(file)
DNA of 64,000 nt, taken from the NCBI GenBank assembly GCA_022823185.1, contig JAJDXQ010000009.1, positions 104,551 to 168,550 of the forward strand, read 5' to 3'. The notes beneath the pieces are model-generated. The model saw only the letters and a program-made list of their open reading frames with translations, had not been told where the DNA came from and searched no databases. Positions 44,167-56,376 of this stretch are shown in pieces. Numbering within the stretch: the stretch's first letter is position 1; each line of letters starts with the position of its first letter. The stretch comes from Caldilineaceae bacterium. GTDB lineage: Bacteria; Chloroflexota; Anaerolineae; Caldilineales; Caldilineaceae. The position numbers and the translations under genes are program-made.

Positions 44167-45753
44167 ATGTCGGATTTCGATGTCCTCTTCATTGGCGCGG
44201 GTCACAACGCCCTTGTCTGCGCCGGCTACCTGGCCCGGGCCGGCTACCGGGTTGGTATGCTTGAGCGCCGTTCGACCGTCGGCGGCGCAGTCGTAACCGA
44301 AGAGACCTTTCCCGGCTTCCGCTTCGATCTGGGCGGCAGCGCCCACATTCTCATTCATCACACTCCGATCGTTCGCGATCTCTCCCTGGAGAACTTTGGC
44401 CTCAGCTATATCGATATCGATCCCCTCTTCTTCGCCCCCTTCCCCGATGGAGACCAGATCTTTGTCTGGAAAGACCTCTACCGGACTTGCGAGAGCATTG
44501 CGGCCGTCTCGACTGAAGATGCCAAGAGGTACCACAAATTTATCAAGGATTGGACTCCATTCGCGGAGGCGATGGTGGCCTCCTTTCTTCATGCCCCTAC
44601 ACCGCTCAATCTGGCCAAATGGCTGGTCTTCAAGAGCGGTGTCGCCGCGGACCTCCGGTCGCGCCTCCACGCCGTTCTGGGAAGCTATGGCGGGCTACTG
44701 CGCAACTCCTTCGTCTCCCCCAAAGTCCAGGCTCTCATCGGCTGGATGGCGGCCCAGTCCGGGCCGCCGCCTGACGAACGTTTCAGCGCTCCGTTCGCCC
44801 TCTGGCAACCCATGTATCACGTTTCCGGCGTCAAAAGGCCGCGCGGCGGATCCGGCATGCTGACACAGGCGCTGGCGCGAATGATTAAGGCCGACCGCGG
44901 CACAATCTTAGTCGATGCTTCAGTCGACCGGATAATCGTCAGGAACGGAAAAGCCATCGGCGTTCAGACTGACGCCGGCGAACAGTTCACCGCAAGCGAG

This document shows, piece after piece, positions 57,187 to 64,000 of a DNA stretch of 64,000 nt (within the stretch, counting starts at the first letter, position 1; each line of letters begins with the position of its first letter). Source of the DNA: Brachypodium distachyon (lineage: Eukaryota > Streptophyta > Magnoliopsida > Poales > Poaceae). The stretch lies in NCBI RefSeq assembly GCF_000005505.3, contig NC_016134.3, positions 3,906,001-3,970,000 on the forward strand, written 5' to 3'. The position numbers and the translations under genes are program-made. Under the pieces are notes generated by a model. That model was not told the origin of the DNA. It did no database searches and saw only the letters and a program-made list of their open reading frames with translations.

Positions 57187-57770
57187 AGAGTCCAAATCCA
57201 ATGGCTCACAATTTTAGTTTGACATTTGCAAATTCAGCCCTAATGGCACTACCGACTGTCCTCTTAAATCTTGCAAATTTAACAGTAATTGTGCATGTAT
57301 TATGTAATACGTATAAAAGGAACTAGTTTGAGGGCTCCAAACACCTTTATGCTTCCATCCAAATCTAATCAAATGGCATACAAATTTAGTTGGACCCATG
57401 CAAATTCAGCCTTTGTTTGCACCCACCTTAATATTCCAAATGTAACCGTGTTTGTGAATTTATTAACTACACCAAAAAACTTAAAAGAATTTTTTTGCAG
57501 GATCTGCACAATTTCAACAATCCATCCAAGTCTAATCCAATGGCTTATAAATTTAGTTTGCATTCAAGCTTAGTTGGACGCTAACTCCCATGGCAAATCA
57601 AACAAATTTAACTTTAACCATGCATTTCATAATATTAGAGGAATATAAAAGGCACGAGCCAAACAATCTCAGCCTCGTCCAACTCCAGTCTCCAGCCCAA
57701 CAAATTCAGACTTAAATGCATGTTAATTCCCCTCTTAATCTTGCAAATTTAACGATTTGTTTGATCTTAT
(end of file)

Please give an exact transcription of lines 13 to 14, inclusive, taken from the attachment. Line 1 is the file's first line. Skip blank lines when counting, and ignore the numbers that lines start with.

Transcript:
Positions 57187-57770
57187 AGAGTCCAAATCCA